The recent probe announced by Parliament into the supervisory and operational competences of Bank of Uganda is a welcome step that will go a long way in finding a lasting solution to the problems facing the banking sector in Uganda.

It is important to note that the banking sector is a very import segment of a country’s lifeline, because its vibrancy is one of the prerequisites for a good environment that helps attract foreign investors, and also helps boost banking by locals, which also in turn helps them develop the confidence to save with the banks.

By law, the Central Bank is mandated to ‘formulate and implement’ monetary policies that ensure economic stability, and any lapse on the part of the BoU in that regard can have dire consequences for the commercial banking sector and the entire economy.

Needless to mention, over the past couple of months the banking sector in Uganda has faced very serious challenges following the closure and boarding off of the Crane Bank, one of the few commercial banks in the country that is owned by indigenous Ugandans.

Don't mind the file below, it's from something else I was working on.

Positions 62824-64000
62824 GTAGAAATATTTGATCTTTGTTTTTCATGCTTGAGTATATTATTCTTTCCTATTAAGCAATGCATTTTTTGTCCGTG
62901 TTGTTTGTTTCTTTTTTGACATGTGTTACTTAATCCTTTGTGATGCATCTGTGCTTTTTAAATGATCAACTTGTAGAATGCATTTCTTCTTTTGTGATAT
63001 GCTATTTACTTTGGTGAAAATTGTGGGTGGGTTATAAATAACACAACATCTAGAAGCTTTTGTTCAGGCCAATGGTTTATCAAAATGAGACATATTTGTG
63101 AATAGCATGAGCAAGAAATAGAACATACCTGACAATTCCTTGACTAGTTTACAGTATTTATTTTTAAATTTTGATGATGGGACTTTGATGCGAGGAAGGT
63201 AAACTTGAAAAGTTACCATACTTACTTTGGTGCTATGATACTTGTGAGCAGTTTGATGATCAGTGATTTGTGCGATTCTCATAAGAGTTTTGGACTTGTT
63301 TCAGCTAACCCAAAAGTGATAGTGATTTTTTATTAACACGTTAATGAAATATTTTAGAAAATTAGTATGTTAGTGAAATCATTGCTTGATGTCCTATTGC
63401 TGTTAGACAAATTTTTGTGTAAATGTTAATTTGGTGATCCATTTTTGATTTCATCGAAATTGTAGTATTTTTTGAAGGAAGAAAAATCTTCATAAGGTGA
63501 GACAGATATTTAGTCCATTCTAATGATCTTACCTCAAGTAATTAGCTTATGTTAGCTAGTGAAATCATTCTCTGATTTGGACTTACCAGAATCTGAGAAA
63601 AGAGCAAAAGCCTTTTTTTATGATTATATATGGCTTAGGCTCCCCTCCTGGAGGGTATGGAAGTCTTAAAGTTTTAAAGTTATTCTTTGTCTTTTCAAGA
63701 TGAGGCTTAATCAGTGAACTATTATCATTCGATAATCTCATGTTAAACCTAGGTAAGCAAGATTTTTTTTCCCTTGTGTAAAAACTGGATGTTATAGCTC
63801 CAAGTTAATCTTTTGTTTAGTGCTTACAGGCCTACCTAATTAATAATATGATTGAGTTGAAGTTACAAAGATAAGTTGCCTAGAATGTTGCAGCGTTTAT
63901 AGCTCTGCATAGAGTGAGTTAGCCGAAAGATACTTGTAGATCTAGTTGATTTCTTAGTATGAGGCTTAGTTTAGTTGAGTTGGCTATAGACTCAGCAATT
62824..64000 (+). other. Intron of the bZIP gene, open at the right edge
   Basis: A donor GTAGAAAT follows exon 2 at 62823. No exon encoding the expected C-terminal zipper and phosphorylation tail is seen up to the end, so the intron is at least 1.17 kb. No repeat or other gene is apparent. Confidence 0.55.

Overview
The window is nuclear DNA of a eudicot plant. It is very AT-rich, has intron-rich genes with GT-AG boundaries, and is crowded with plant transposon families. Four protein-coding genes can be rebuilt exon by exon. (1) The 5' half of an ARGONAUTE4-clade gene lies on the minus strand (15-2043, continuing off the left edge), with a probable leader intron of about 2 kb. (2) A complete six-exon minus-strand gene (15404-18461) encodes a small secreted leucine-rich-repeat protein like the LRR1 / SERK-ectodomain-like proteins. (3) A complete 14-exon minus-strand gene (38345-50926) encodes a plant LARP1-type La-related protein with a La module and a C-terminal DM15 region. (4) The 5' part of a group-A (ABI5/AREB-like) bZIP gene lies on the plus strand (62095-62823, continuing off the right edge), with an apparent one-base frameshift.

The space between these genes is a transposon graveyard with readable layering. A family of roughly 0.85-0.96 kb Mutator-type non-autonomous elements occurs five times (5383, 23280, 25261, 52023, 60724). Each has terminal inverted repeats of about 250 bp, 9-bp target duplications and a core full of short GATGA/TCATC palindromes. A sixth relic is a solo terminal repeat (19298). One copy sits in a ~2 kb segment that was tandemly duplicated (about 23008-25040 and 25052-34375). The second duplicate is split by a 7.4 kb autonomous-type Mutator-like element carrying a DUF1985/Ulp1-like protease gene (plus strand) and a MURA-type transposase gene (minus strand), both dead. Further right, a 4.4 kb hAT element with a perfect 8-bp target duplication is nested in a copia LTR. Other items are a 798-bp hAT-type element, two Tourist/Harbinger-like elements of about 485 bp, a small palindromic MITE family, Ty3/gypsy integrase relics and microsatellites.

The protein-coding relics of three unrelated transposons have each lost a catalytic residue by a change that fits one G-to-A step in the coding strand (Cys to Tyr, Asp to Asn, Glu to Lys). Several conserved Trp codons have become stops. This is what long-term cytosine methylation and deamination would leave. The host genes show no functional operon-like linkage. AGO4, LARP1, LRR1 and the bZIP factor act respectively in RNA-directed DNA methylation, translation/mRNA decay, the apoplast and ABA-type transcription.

However, that came against the backdrop of the Crane Bank being voted as one of the best financial institutions in the country; so how was it possible that the same bank turned villain overnight without the BoU realising? This might give rise to a few questions that could be of interest to the Parliamentarians.

  1. Could such glaring anomalies be the result of lacklustre Supervision and Audit on the part of the Central Bank in general?
  2. Are external audits periodically carried out for all commercial banks in the country and if so, by who?

In that respect, the first and most concentrated sting should be directed at the BoU’s Supervision Directorate, the one that is responsible for ensuring that commercial banks and other financial institutions abide by the regulations.

So, needless to say Ugandans, through their representatives, are waiting to be given satisfactory answers  by officials of the BoU (supervision directorate), regarding the unending questions that have dogged the commercial banking sector over the past few years.

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